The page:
Around £40 million of debt was written off by banks between April and June totalling £3.5 billion, according to figures revealed by the Bank of England. Credit card debt was the biggest area affected – £2.1 billion was written off, up from £1.3 billion in the first quarter of the year.
About £1.2 billion was written off from personal loans, hire purchase agreements and overdrafts. A much lower figure of £184 million came from toxic mortgages.
Banks write off debt if borrowers are unable to make repayments and the massive rise in figures indicates the current state of consumer finances and the dire straits many people are still facing.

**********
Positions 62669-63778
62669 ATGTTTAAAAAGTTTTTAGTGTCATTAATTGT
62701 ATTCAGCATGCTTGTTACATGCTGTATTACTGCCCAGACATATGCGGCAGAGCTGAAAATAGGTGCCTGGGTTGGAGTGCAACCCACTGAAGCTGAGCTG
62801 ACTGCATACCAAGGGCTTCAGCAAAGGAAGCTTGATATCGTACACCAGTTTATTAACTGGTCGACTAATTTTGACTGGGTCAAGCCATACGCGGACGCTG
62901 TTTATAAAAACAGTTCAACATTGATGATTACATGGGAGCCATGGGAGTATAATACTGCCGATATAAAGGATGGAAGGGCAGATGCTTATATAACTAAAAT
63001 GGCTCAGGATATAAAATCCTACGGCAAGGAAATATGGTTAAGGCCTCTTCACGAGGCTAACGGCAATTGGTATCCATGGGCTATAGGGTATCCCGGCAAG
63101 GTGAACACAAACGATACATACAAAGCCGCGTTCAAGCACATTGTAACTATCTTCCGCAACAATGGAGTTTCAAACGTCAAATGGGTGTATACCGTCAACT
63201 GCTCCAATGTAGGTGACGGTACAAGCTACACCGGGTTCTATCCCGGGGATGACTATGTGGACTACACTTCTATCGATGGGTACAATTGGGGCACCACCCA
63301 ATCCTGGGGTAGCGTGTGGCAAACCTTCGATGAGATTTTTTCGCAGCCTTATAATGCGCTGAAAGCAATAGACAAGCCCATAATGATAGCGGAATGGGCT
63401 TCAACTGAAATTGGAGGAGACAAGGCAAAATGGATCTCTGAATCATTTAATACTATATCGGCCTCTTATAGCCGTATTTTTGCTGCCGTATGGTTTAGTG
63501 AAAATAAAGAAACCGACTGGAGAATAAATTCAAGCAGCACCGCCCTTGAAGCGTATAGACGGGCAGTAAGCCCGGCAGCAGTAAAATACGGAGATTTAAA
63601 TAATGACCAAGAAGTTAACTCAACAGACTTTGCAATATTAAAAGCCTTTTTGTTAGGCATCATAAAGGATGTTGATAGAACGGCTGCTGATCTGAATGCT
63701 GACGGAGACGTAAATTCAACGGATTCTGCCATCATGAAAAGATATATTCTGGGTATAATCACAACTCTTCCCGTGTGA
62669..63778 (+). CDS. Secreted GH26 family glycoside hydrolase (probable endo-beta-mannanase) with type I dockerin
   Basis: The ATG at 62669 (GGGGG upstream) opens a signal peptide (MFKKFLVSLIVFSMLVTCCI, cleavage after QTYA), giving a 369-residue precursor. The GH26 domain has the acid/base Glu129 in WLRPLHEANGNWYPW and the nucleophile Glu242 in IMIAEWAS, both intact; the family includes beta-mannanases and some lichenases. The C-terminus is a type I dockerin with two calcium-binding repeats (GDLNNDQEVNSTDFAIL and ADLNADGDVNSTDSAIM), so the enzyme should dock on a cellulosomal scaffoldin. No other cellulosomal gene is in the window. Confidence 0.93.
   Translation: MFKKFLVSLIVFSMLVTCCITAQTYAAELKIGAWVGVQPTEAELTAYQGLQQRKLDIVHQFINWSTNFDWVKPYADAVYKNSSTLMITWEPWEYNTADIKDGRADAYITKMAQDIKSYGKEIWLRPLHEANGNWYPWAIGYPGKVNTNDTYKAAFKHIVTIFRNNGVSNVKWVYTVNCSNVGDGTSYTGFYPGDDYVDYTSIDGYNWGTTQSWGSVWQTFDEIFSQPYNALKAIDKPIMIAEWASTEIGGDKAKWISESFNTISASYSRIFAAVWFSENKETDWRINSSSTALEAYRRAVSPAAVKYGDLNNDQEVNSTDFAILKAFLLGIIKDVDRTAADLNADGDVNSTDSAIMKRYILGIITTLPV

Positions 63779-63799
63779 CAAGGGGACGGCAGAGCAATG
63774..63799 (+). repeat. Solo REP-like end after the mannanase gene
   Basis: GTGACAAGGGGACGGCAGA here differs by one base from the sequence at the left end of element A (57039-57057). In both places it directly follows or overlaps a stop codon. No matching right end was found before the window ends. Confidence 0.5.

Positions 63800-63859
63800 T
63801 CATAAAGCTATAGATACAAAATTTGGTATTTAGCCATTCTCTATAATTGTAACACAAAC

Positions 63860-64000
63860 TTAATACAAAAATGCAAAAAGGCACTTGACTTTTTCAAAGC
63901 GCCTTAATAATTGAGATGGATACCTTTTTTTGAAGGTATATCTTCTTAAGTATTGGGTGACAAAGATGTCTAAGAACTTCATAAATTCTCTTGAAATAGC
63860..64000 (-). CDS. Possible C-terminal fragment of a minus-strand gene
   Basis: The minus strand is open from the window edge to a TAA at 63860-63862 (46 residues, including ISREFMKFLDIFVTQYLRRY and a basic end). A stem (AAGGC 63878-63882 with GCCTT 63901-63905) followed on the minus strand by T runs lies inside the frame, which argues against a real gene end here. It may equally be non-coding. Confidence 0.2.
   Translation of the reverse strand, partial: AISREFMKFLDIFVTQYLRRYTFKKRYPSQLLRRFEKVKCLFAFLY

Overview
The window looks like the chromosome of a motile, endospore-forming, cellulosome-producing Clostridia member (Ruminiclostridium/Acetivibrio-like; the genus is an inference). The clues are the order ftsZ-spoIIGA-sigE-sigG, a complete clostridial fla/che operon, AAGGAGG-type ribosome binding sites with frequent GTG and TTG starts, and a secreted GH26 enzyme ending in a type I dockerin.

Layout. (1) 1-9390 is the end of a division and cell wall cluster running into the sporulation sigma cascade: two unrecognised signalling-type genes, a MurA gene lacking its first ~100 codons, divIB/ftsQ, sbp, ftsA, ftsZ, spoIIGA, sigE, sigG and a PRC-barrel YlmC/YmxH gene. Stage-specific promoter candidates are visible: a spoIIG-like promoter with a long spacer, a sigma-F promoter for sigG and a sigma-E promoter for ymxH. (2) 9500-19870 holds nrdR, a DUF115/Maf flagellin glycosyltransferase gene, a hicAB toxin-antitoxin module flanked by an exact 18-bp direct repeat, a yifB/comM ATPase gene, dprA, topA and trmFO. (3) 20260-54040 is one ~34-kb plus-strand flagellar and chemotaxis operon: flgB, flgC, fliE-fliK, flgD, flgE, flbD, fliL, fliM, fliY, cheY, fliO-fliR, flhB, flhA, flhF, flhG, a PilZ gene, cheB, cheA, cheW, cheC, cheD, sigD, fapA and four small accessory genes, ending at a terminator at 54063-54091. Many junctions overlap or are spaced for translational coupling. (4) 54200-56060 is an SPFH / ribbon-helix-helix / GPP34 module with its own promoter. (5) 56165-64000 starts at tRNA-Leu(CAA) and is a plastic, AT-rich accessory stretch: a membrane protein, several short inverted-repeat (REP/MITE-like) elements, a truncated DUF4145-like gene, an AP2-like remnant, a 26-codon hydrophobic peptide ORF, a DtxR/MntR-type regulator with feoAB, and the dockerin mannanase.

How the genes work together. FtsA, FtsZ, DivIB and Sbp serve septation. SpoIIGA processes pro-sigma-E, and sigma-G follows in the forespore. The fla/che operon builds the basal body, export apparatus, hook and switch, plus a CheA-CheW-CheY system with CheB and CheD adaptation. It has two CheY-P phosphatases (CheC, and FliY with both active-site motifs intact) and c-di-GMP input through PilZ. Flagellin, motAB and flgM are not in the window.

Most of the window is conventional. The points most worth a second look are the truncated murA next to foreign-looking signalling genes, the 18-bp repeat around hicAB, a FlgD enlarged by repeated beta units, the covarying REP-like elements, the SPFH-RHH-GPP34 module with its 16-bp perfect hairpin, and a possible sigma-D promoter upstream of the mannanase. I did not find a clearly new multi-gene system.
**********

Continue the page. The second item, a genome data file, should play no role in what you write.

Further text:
It has been suggested that people who borrowed large sums of money before the credit crunch can no longer keep up with repayments due to unemployment or salary cuts.
Director of personal insolvency at the accountants RSM Tenon Mark Sands said: “We are seeing the impact of the downturn really starting to hit now. It is not necessarily that people have lost their job, but they have lost their overtime, an extra shift or have had a pay cut. They can survive for a while, but suddenly they are tipped over the edge and they cannot cope with their debts”.
Before the credit crunch hit in 2007 write-offs amounted to just £1.9 billion.